New report highlights regional variation in digital divide

Lancaster University research on the digital divide in the north-west found a significant proportion of people with no or limited internet access

More evidence of the UK’s digital divide has emerged this week, with research from Lancaster University think tank, the Work Foundation, finding that more than a quarter (28%) of people in the rural north-west of England lack confidence in completing key online tasks.

The issue is particularly acute for those on lower incomes or aged 65 and over, with more than half uncertain about approaching such actions as applying for a job or making an online call.

A relatively high proportion of the people surveyed had no or very limited internet access, with 20% lacking mobile broadband and 13% with poor quality or no wifi.

Financial circumstance was also an obstacle to many of the more than 500 respondents to the poll, with 19% saying that cost was a prohibitive factor.

Even among the 95% of north-west residents with access to the internet, only a quarter said they felt able to make the most of it.

“Given the seismic shift to remote and hybrid working we’ve seen since the beginning of the pandemic, it is alarming that such a high proportion of the rural population still really struggle with these skills, especially older residents and low earners who are most likely to benefit from accessing digital services,” said Ben Harrison, director of the Work Foundation.

“It was also concerning to hear in our interviews that low levels of consumer confidence and technical understanding can result in people committing to costly and sub-optimal contracts, that they are then tied in to.

“For example, we heard of instances where people were tied into contracts but unable to get any reliable connectivity at home, so felt they had to take out another contract at the same time, facing huge costs.”

Read more: New scheme reveals first pledges to help breach digital divide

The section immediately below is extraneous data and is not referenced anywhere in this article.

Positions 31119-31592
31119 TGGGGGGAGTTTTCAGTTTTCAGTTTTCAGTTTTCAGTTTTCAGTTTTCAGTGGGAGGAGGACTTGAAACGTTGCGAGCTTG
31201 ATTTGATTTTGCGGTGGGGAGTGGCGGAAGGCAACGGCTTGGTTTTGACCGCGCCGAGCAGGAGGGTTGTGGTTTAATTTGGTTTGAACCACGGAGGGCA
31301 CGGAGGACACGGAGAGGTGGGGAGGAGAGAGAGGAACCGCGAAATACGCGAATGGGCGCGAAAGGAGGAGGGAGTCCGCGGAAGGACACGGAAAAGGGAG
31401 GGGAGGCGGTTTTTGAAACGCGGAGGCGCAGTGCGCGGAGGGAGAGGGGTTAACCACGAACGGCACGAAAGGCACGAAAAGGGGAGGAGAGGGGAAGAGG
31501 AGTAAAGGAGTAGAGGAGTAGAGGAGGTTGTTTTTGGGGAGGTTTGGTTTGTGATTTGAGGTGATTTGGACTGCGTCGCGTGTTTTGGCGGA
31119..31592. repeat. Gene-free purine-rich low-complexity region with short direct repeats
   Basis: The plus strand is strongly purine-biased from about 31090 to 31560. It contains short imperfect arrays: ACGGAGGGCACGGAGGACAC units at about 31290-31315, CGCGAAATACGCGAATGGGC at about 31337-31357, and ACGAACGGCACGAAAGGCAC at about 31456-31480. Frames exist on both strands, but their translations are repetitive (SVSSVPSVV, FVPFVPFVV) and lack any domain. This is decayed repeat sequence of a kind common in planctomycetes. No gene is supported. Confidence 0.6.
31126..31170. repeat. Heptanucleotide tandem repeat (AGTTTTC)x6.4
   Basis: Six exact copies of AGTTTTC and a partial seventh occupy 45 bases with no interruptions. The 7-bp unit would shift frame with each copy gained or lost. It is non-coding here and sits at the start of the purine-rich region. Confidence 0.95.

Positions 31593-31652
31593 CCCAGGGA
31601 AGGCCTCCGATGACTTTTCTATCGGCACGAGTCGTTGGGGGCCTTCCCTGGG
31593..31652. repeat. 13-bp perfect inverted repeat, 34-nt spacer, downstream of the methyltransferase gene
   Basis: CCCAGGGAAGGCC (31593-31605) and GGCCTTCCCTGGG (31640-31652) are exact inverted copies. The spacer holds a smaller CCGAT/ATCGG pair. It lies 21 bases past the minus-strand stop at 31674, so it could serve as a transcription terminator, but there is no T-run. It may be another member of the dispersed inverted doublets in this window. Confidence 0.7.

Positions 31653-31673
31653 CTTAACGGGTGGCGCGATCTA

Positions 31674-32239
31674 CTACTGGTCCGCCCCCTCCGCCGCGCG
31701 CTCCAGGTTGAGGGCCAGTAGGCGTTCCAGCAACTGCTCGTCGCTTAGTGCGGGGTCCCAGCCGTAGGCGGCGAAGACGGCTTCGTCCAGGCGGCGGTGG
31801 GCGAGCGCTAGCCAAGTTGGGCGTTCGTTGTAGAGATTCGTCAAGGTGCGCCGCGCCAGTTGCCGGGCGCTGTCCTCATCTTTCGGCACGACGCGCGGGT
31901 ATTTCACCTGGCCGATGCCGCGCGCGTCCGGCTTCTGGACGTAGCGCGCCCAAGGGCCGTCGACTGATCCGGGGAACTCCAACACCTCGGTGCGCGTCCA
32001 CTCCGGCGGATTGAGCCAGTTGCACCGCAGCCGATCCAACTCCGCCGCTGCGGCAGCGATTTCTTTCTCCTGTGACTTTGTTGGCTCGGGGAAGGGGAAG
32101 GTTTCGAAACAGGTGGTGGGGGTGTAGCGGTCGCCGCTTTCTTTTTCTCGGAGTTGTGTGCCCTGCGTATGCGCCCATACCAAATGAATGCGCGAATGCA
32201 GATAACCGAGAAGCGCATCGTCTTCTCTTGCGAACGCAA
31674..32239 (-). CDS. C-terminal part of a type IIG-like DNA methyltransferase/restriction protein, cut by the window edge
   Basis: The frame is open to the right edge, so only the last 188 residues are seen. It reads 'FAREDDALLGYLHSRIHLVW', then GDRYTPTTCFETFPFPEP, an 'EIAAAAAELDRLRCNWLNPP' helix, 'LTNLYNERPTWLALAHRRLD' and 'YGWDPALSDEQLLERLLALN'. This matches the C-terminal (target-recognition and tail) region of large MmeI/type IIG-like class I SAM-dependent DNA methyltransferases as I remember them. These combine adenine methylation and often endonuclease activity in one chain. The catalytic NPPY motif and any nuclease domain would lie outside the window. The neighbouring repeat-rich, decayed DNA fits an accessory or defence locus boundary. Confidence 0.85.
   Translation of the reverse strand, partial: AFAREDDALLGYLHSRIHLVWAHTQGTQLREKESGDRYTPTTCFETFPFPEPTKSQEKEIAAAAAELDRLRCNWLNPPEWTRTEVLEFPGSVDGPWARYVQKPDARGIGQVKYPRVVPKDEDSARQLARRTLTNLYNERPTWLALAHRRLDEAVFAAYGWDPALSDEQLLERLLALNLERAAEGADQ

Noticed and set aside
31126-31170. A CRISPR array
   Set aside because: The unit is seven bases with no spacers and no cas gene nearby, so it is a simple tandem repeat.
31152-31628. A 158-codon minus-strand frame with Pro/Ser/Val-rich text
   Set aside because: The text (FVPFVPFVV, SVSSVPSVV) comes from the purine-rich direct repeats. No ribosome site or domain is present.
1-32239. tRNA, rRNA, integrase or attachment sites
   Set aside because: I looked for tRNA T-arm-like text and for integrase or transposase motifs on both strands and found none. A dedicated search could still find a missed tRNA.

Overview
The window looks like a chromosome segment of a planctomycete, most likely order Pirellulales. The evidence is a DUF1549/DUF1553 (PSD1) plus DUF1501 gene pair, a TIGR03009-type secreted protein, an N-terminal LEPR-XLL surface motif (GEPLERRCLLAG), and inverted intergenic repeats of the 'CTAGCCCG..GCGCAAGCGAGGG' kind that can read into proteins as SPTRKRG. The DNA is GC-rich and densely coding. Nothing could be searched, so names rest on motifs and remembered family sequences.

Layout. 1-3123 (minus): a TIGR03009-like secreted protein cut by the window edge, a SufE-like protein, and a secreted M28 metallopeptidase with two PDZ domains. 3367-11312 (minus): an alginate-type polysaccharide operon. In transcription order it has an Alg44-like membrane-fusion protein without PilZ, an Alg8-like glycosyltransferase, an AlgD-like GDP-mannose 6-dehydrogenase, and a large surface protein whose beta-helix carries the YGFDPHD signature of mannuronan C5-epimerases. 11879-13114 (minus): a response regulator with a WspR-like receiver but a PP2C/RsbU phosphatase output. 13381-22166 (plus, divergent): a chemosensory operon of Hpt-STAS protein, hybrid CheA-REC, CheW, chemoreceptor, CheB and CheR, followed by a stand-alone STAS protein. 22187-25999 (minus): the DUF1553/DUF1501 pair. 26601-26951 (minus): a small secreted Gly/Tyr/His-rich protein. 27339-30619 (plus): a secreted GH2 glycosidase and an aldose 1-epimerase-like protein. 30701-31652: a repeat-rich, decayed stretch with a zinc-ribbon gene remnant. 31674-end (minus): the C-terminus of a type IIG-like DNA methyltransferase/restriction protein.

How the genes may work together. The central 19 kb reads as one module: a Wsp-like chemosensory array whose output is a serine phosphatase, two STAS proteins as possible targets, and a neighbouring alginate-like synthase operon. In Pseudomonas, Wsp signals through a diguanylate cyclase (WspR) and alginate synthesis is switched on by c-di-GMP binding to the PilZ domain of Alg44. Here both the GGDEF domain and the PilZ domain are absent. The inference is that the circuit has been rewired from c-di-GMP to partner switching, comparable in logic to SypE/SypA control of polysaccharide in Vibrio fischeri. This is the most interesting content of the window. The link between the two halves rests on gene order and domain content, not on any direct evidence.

The north-west is also one of the poorest performing regions when it comes to closing the digital divide. In 2014, the government’s digital inclusion strategy aimed to reduce the number of people offline by 25% every two years. In the north-west, the 2017-19 reduction was only 15.4%, placing it ninth on a list of 12 UK regions.

To further bridge the divide, the study’s authors make a number of recommendations.

Regional level

  • Job websites and recruiters should work with local authorities, local enterprise partnerships and other partners to reach rural residents with low confidence in looking for jobs online
  • Local authorities should use social value investment from connectivity partnerships to target educational outreach at those facing the greatest risk of digital poverty
  • Local authorities should collaborate with third and private sectors to undertake peer-to-peer outreach to boost confidence of rural residents in accessing digital services

National level

  • Government shout raise awareness of the availability of social tariffs to universal credit claimants
  • Ofcom should require providers to fully disclose the full range of charges included within mobile or broadband packages and ensure this information reaches vulnerable consumers in clearly understandable terms
  • Department for Digital, Culture, Media and Sport should set out a strategy for the coordination and sharing of good practice on increasing digital confidence

“If government ambitions to level up the UK are to become a reality,” said Harrison, “clearly more needs to be done to provide people living in the rural north west with the digital skills and access they need.”

Leave a Reply

Free live webinar & QA

The digital difference - Build a culture of reading with ebooks & audiobooks

Free Education Webinar with OverDrive

Friday, June 24, 2PM London BST

In this webinar, hear from Havant Academy Librarian Joanna Parsons to learn how she uses ebooks and audiobooks to help boost reading among her secondary students.